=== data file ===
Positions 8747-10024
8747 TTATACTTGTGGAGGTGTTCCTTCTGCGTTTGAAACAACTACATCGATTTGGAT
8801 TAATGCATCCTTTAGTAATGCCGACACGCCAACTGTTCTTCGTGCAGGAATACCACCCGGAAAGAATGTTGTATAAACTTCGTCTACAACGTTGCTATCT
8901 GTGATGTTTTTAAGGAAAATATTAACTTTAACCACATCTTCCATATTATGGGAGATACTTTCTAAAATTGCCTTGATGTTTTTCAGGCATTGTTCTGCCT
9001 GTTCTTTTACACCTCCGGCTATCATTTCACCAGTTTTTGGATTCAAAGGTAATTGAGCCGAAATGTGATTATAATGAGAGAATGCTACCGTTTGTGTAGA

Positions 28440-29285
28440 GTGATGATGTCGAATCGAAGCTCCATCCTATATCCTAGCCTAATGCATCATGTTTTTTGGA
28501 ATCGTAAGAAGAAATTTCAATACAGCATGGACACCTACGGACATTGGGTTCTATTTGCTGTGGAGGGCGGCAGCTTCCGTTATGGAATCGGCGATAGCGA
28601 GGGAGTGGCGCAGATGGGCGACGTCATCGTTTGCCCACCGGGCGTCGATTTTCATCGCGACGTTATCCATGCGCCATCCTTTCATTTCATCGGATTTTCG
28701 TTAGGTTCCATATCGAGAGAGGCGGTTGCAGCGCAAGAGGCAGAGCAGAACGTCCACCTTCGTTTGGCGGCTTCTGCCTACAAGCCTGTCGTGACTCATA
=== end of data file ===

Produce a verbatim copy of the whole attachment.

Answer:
Positions 8747-10024
8747 TTATACTTGTGGAGGTGTTCCTTCTGCGTTTGAAACAACTACATCGATTTGGAT
8801 TAATGCATCCTTTAGTAATGCCGACACGCCAACTGTTCTTCGTGCAGGAATACCACCCGGAAAGAATGTTGTATAAACTTCGTCTACAACGTTGCTATCT
8901 GTGATGTTTTTAAGGAAAATATTAACTTTAACCACATCTTCCATATTATGGGAGATACTTTCTAAAATTGCCTTGATGTTTTTCAGGCATTGTTCTGCCT
9001 GTTCTTTTACACCTCCGGCTATCATTTCACCAGTTTTTGGATTCAAAGGTAATTGAGCCGAAATGTGATTATAATGAGAGAATGCTACCGTTTGTGTAGA

Positions 28440-29285
28440 GTGATGATGTCGAATCGAAGCTCCATCCTATATCCTAGCCTAATGCATCATGTTTTTTGGA
28501 ATCGTAAGAAGAAATTTCAATACAGCATGGACACCTACGGACATTGGGTTCTATTTGCTGTGGAGGGCGGCAGCTTCCGTTATGGAATCGGCGATAGCGA
28601 GGGAGTGGCGCAGATGGGCGACGTCATCGTTTGCCCACCGGGCGTCGATTTTCATCGCGACGTTATCCATGCGCCATCCTTTCATTTCATCGGATTTTCG
28701 TTAGGTTCCATATCGAGAGAGGCGGTTGCAGCGCAAGAGGCAGAGCAGAACGTCCACCTTCGTTTGGCGGCTTCTGCCTACAAGCCTGTCGTGACTCATA